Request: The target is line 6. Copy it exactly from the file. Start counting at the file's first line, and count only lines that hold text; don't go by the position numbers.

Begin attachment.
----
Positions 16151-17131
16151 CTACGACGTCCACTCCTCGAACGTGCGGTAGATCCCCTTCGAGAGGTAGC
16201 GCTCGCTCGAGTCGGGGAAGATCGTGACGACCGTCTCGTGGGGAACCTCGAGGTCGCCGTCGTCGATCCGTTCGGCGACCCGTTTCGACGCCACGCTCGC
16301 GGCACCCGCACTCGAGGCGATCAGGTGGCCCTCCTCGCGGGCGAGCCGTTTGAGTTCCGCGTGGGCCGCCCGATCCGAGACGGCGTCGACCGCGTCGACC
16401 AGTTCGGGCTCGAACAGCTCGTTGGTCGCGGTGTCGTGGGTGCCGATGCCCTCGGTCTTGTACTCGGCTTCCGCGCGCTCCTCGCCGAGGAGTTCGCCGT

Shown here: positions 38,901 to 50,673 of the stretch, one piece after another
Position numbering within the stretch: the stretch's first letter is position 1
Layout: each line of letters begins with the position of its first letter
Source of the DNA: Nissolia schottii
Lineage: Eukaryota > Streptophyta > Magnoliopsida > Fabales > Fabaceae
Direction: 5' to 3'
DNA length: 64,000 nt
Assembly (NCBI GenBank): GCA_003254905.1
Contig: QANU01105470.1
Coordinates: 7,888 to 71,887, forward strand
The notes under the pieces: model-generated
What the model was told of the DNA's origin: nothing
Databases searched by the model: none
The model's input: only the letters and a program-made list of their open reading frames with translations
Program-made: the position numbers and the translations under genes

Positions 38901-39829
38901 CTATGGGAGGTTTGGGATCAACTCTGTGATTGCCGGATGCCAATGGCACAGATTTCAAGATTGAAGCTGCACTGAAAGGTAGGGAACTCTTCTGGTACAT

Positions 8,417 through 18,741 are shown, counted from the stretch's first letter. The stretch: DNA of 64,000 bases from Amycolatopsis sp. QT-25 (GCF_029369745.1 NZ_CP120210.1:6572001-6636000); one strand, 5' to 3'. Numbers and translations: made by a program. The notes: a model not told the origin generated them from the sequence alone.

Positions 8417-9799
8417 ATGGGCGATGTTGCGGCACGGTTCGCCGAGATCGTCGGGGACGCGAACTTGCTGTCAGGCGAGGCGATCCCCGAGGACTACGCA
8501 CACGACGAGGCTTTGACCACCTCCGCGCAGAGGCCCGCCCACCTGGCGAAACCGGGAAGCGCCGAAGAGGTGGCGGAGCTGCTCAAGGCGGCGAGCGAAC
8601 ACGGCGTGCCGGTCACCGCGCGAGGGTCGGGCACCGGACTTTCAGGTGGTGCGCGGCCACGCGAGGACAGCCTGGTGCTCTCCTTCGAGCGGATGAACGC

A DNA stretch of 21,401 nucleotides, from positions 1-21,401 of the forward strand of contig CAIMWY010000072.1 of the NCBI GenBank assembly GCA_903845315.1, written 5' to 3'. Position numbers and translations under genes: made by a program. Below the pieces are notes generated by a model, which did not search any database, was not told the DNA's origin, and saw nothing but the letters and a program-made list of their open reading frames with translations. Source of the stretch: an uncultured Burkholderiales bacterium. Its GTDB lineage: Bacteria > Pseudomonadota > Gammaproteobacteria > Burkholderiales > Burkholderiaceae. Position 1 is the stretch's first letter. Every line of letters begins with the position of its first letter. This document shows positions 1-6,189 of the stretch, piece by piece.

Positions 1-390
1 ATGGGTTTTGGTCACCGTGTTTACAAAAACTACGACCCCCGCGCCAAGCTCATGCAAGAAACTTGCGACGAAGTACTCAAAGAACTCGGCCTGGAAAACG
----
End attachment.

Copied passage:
Shown here: positions 38,901 to 50,673 of the stretch, one piece after another